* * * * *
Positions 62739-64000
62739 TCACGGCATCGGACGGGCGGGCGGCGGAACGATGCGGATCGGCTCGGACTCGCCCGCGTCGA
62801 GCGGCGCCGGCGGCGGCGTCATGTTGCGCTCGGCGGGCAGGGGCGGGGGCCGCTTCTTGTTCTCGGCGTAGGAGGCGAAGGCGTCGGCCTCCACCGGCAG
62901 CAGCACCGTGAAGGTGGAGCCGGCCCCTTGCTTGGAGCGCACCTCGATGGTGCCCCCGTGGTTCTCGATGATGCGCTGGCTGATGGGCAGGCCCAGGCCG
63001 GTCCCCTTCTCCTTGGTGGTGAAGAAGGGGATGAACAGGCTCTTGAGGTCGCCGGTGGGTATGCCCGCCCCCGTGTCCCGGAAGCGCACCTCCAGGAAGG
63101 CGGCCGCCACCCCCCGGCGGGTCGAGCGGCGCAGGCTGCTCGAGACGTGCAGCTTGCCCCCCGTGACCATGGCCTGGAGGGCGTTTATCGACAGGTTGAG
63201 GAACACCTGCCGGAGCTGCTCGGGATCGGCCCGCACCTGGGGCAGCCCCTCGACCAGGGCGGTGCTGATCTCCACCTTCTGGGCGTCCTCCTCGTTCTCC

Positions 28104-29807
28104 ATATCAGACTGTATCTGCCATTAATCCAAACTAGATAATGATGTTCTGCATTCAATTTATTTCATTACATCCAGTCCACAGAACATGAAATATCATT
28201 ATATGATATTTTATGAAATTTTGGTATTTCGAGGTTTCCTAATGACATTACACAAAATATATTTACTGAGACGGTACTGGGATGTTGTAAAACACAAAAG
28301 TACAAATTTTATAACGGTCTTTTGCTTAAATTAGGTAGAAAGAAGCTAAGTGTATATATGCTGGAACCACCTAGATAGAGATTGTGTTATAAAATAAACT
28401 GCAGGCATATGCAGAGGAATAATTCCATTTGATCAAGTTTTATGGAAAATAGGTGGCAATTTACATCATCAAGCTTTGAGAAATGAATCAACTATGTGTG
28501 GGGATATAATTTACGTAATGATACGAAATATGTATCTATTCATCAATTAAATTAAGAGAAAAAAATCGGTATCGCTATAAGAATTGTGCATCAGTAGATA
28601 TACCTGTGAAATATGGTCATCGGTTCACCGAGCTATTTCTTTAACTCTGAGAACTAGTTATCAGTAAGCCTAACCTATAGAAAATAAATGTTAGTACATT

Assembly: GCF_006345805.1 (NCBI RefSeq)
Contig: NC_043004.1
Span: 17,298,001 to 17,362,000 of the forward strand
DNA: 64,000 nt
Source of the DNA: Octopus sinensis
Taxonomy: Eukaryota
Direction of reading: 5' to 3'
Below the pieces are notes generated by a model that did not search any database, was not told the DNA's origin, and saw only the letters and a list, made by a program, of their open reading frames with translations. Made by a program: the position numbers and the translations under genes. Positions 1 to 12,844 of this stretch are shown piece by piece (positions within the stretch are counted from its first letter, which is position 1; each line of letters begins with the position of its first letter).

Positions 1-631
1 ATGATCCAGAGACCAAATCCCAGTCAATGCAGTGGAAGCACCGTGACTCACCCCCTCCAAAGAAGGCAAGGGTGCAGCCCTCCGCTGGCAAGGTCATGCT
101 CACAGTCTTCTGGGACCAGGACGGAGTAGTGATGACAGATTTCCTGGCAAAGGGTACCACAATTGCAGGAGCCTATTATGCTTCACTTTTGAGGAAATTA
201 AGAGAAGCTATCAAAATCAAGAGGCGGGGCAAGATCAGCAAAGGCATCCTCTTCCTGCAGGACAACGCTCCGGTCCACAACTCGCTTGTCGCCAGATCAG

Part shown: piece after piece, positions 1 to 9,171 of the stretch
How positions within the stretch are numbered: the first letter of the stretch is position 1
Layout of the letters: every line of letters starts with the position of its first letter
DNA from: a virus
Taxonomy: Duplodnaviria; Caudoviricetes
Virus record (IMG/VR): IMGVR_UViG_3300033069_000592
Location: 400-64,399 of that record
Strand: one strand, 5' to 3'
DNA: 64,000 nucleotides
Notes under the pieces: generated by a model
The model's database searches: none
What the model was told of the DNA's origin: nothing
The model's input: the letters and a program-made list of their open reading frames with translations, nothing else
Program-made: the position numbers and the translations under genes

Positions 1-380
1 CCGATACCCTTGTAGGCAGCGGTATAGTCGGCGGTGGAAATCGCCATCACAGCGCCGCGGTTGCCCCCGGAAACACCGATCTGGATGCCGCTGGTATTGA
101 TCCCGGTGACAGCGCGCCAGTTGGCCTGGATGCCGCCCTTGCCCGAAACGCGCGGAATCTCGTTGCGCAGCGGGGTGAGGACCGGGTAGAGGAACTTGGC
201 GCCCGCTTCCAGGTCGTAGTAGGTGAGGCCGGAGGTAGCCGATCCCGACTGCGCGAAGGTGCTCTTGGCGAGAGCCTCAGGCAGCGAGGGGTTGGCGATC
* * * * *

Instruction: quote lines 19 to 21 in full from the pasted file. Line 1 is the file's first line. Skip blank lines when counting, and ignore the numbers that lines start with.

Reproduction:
Source of the DNA: Octopus sinensis
Taxonomy: Eukaryota
Direction of reading: 5' to 3'